State tax cut gains favor

Assembly leaders weigh 2-year speed-up in planned reductions

`We can absorb this'

With $1 billion surplus public deserves a break, Senate's Miller says

January 07, 2000|By Thomas W. Waldron | Thomas W. Waldron,SUN STAFF

Facing an embarrassment of budget riches, Democratic leaders of the General Assembly are warming to the idea of a tax cut this year.

Leaders in the Senate and House of Delegates said yesterday that they would support accelerating the 10 percent income tax cut enacted in 1997 and scheduled to take full effect in 2002. More than half of that cut, 6 percent, has gone into effect.

One idea is to have the Assembly make the full 10 percent reduction effective this year, two years early, saving Maryland taxpayers an estimated $310 million over the next two years. A typical family of four with an adjusted gross annual income of $40,000 would save about $130 in state taxes this year, according to legislative analysts. A family of four with an income of $100,000 would save about $190.

"I think the public would expect this of us," Senate President Thomas V. Mike Miller said. "It's not to gain favors. It's simply to return moneys to them that are not needed at this time."

Miller and House leaders said the state, with a budget surplus of more than $1 billion, is positioned well to help taxpayers.

"Given the revenue coming in, we can absorb this," said Del. Howard P. Rawlings, chairman of the House Appropriations Committee.

Sen. Barbara A. Hoffman, chairman of the Senate budget committee, said she, too, wants to speed up the tax cut but might favor doing it over two years instead of one.

"I have one priority for myself, that is accelerating the income tax reduction," said Hoffman, a Baltimore Democrat. "Maybe this year and next and be done with it."

Gov. Parris N. Glendening has resisted talk about additional income tax cuts but appears to be leaving the matter in the hands of the Assembly.

Later this month, the governor will outline his proposed state budget, a plan likely heavy with spending on such one-time construction projects as school and college buildings -- projects dear to legislative hearts.

A spokesman for the governor said the legislature would have to figure out how to cut the budget to absorb the lost revenue from speeding up the state income tax cut.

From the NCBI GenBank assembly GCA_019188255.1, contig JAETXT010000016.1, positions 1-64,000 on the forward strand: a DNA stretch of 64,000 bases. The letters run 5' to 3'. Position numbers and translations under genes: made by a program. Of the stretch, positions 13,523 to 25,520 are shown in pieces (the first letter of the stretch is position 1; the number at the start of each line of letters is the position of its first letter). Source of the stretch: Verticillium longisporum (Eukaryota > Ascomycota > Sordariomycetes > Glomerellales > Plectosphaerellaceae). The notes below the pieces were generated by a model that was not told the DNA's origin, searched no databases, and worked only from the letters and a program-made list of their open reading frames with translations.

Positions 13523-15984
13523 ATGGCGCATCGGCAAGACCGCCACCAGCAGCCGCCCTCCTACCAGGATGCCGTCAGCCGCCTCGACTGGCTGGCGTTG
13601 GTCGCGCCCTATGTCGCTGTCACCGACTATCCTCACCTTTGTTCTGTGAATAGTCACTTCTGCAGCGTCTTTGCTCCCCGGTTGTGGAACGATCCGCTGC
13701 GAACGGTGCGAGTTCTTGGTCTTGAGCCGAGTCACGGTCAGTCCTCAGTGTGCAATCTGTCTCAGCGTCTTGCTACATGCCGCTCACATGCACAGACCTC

"The governor's budget is based on the unique opportunity to make one-time investments," said spokesman Michael Morrill. "Any change in his priorities would require taking something off the table."

Thoughh cool to additional income-tax cuts, Glendening has agreed to support a separate proposal supported by Assembly leaders -- to cut or eliminate the state's inheritance tax, which would save taxpayers more than $50 million a year.

The tax-cut legislation enacted in 1997 was to shrink income tax collections by 2 percent a year from 1998 through 2002.

But with state revenues soaring beyond projections in 1998, the Assembly increased the cut to a full 5 percent that year.

The income tax was cut an additional 1 percent last year. The revised law calls for no tax reduction this year and 2 percent cuts in 2001 and 2002.

A final decision on cutting the income tax further is unlikely until late March, when revised state revenue figures are released.

While they consider accelerating the last two 2 percent cuts, legislative leaders are leery of going beyond the total 10 percent reduction. "I'd like to finish up what we started before we do another one," Hoffman said.

Legislators have been startled by the state's revenue collections, which in the past year have repeatedly zoomed past growth projections. Most recently, state officials said the state will have a surplus of more than $1 billion out of a general fund budget of about $9 billion.

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